Sorry, It may be possible that few things are repeated in my question.

I have gone through some documentation/discussion signing an API request and twitter signature documentation

As per the discussion here signing an API request With a signed request the password is kept safe and an attacker cannot use the information in the query to sign another request.

But for signature generation uses SHA-1 non reverting hash function.

My Question is:- If signature used to authorizes /authenticate client request, how that signature used on server side to check and validate the user request?

  • What certificate does the client use to sign the message? You basically need the public part of this certificate to check against the signed hash. Notice SHA-1 is broken, so consider better hash-algorithms (such as SHA-256, 384, 512) – AlexR Aug 26 '13 at 9:48
  • 3
    @AlexR No, SHA-1 is not broken. There have been successful theoretical attacks, in that there are circumstances where SHA-1 does not provide the amount of resistance to brute force that would be expected from a 160-bit hash function, but there is no practical attack against SHA-1, in that you could break a security property of SHA-1 with a feasible amount of computation. – Gilles 'SO- stop being evil' Aug 26 '13 at 10:25
  • @Gilles Let's say, other bit-lengths are safer ;-) – AlexR Aug 26 '13 at 16:00

First off, the use of the term signature here is improper. I know that they are using it in the Twitter documentation, but that's not the correct name. "Signature" normally refers to digital signatures which are part of asymmetric cryptography; i.e. RSA, DSA... Here, we have a MAC.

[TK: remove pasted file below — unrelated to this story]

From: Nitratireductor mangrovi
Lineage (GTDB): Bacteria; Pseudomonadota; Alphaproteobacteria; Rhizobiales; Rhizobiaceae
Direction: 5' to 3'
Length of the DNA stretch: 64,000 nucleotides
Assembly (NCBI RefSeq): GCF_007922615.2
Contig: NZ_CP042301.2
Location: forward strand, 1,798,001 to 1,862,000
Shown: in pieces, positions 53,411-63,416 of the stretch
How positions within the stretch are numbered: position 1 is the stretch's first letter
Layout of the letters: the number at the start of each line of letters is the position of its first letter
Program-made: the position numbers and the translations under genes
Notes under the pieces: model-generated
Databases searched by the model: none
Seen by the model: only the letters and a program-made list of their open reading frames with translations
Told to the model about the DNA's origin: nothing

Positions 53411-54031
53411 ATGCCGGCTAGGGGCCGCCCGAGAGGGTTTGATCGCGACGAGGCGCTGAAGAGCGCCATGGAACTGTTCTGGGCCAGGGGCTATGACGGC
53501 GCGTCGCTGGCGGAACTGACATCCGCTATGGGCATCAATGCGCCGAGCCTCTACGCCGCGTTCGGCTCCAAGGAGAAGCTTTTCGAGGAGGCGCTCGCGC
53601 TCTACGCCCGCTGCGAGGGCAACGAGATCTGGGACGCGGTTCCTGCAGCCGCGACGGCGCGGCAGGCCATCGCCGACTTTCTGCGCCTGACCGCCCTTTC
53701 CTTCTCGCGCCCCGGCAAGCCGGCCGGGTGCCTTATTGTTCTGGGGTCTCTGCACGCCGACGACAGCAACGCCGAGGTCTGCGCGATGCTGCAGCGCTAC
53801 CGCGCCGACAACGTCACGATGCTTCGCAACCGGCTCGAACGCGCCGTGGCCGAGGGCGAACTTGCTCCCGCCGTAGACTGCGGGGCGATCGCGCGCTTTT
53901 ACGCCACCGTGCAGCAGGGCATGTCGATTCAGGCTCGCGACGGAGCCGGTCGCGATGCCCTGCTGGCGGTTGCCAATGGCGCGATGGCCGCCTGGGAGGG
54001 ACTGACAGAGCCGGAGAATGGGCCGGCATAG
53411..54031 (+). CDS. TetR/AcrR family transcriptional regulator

It is not "SHA-1" which is used, but "HMAC/SHA-1". HMAC is a MAC algorithm which is built around an underlying hash function (here SHA-1) as a building block, but there is more to HMAC than simply a hash function. HMAC is a MAC, which means that it uses a secret key which the Twitter documentation calls the "consumer secret" (yet again, that documentation uses the term "key" to designate something different, which is a great source of confusion). This secret key is involved in the computation; it is needed to produce the HMAC output but also to verify it. This secret key is known to both the client and the server, but to none other (it is "secret"). HMAC is so that each HMAC output is specific to a given input message, and it is not feasible to forge a valid HMAC output for a new message without knowing the secret key, even if many other pairs message+HMAC output are observed.

To sum up, the server can verify the "signature" from the client by using the "consumer secret" which is known to both client and server. When the server sees a valid HMAC output, it knows that the message comes from someone who knows the "consumer secret", which can only be the client, or the server itself. The server knows that it never produces messages with that exact format, so it must come from the client -- the specific client who knows that specific "consumer secret". The client is thus authenticated.

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